Parsons Sun, November 10, 2010
By Colleen Surridge
Following many months of sampling and analysis, Matrix Environmental Services has begun the process of decontaminating the 900 line at the former Kansas Army Ammunition Plant.
Matrix was hired by the Great Plains Development Authority to oversee the project, pursuant to an environmental services agreement, which the GPDA was awarded by the Army for decontamination of the 900 Area. The original contract was for $4.3 million.
“Ever since June we’ve had eight people out here full time, sampling and getting ready to decontaminate. We started doing decon this last week,” said Peggy Llewellyn, Matrix senior project manager. “What we are doing is explosives decontamination.”
In the remaining 6,116 acres to be transferred from the U.S. Army to the Great Plains Development Authority, there are several old munitions production lines. Matrix will handle the assessment of the production lines and decontamination of the 900 line.
“There were five production lines that are going to be in the Great Plains Development Authority’s footprint. Each production line consisted of roughly 50 buildings,” Llewellyn said. “The first step is assessing the buildings. We collected about 6,000 samples from three of the production lines. We still need to do two.”
In testing, Llewellyn said Matrix is looking for five primary classes of explosives, which at the KSAAP involves about 10 to 20 different chemical compounds.
Some of the explosives are primary compounds used to set the charge in explosives and are extremely sensitive, while others are secondary compounds that provide the “big bangs with lots of power,” but are not as sensitive, she said.
The process of decontamination of buildings is fairly new, being developed following several incidents of explosions at facilities in the 1980s and 1990s. At the Grand Island facility in Nebraska, a worker cutting into a wall with a torch led to massive explosions.
Complete decontamination is necessary, even if the buildings will be razed.
What was discovered in inspecting other facilities, Llewellyn said, was that explosive dust was found to have accumulated in the duct work, piping and inside concrete walls. At one facility she worked on, she said workers opened up one of the concrete block walls that had a crack in it and found explosive dust mounding up inside the wall after years of accumulation. Facilities such as the KSAAP would often hose down the floors in production line buildings, which served their purposes well. However, she said, concrete is absorbent and therefore the floors of some of the buildings contain high amounts of explosives.
“In significant buildings, in terms of where they handled raw explosives, it can get into the cracks and crevices. These buildings were built much more sturdy, with 1 foot thick concrete walls on 1 to 4-foot thick concrete slabs,” she said. “They are very sturdy buildings with blast walls, so if during production, if there was an unintentional detonation it would prevent impact on other areas. They were designed for safety, so taking them down is tricky, because the buildings are so strong.”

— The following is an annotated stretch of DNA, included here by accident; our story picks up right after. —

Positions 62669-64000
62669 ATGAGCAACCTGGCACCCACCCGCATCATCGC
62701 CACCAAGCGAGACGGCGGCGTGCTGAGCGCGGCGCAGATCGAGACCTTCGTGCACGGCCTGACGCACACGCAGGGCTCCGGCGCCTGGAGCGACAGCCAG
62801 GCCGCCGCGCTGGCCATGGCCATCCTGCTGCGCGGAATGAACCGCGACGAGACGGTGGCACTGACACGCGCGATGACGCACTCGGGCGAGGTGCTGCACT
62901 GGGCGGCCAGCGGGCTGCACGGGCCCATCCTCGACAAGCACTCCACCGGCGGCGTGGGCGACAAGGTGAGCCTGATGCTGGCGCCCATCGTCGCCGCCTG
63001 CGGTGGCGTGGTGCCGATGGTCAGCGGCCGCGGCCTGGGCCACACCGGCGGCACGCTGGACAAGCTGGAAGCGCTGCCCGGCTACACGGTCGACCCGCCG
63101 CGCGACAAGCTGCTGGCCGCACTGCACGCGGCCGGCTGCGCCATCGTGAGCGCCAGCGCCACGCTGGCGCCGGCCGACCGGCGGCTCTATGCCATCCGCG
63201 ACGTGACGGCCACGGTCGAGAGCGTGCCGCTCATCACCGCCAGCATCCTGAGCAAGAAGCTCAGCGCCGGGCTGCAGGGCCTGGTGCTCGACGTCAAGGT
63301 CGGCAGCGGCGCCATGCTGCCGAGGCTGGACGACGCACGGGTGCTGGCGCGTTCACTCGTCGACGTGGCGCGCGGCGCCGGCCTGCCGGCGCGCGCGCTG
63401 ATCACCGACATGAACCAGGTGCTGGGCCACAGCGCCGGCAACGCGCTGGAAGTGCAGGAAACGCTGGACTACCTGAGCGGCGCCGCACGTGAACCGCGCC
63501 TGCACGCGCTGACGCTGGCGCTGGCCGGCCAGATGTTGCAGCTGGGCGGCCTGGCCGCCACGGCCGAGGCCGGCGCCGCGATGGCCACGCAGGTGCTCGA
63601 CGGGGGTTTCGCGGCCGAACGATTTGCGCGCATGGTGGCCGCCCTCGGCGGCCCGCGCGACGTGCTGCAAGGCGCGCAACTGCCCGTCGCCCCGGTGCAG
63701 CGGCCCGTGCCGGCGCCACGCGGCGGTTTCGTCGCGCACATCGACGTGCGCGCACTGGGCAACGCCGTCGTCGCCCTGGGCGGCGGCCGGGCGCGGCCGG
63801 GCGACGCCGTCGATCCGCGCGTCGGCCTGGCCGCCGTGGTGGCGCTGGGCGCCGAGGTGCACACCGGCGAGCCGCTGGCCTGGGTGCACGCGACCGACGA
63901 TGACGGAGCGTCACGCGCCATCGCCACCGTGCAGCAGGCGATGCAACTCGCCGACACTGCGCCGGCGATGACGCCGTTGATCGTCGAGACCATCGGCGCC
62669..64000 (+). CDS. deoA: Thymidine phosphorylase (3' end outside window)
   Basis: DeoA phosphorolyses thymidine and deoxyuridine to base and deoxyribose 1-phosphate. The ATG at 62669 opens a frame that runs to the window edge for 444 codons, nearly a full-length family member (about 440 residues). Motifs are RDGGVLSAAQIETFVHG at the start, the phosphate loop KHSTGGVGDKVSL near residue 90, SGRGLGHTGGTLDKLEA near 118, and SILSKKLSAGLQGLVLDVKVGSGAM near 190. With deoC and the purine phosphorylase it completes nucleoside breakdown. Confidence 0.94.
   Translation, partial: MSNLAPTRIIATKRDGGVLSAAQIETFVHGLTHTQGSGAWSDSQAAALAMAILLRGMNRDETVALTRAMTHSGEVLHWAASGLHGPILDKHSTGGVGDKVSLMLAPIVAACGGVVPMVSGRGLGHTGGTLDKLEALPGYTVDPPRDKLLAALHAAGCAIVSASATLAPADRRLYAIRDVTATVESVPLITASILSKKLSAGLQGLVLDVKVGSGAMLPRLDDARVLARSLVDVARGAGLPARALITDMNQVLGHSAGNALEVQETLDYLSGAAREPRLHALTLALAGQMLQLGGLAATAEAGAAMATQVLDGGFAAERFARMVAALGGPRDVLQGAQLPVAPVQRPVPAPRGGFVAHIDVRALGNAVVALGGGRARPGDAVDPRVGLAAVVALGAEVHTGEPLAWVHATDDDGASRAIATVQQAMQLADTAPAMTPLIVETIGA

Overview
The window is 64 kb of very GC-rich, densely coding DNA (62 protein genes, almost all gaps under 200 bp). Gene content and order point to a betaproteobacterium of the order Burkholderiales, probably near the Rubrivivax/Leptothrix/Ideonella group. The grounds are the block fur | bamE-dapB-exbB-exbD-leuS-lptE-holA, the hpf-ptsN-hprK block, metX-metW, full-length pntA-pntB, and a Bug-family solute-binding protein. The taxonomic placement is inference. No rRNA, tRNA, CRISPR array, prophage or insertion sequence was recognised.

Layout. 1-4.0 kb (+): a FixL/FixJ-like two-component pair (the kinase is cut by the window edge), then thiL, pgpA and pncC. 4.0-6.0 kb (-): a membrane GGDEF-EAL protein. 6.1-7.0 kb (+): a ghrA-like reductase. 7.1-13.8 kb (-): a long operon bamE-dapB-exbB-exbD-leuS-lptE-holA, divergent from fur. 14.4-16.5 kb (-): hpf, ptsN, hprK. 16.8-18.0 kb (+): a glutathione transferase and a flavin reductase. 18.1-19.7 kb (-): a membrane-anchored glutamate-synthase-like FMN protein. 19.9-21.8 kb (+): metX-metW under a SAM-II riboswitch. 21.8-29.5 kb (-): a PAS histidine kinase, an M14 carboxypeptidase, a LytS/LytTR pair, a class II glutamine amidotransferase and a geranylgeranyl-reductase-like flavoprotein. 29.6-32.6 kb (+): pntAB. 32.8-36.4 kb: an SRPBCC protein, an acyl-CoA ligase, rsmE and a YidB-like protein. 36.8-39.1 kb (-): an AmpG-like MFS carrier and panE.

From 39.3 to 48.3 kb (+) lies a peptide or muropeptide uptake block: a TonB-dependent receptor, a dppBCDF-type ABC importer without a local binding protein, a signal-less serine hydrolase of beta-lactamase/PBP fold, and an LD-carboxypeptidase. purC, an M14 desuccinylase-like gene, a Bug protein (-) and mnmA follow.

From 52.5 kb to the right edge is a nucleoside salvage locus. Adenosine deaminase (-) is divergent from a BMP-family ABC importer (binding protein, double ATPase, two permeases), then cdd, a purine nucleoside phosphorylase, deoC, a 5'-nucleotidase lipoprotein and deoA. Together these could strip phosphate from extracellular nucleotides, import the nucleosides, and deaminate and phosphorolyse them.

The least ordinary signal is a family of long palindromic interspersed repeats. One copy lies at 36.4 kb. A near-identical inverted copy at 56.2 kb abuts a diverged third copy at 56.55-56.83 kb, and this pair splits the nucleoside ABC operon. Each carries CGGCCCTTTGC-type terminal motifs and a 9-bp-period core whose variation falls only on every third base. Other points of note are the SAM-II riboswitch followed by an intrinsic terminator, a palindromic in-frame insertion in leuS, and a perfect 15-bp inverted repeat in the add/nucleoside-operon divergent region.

“The process we go through when we start decontaminating is to characterize the waste.The floors have explosive residue, old paint chips in the dirt, animal droppings and any number of things. We collect samples of the matter and send it to the lab to determine how to handle it,” Llewellyn said.
“We start with floor sweeping, and send that off for disposal or incineration. We use specialized high volume explosive-proof vacuum cleaners, because we don’t want to set off any sparks or friction,” she said. “After that, we remove the pipes and the lighting in the buildings. Sometimes we have to go in and take out walls. Then we go in with high pressure washers and wash down the buildings using 5 to 20,000 psi (pressure per square inch) to wash them.”
“In smaller buildings we use thermal invection heating with hot gas that reaches temperatures of 400 degrees in the building, which thermally decomposes explosives without detonation.
“With larger buildings, it is not technically feasible to heat them to 400 degrees, so we use the high pressure washers,” Llewellyn said.
The processes used for decontamination interferes with structural stability of the buildings, because under use of high pressure washing, mortar crumbles, or sometimes they have to take out a wall. This means a loss of some of the most structurally sound buildings on the 900 line.
With the limited buildings, where little decontamination is needed, we don’t have to use the same level of treatment, so they can often be saved,” she said. “We can use a low pressure wash, maybe steam cleaning.”
Many of the materials, once decontaminated, can be recycled and used for other projects at the industrial park.
Matrix Environmental’s focus is on explosive cleanup, but when it comes into contact with other environmental issues, such as asbestos within buildings, workers must deal with those contaminants as well.
Llewellyn said such matters will mean Matrix subcontracting with local and area companies as bids complete the review process and are let.
The waste pulled from the buildings will be put into barrels to be hauled off by a waste management broker and another company will be subcontracted to manage asbestos abatement.
“Our goal is also to hire local contractors when we are able to,” she said. “We are putting out waste management bids now,” Llewellyn said.
“It will be spring probably before we are ready to start demo-ing buildings, which we will hire other contractors for,” she said. “From the time we hit the field, it is about an 18-month process. There’s a lot of work to do.”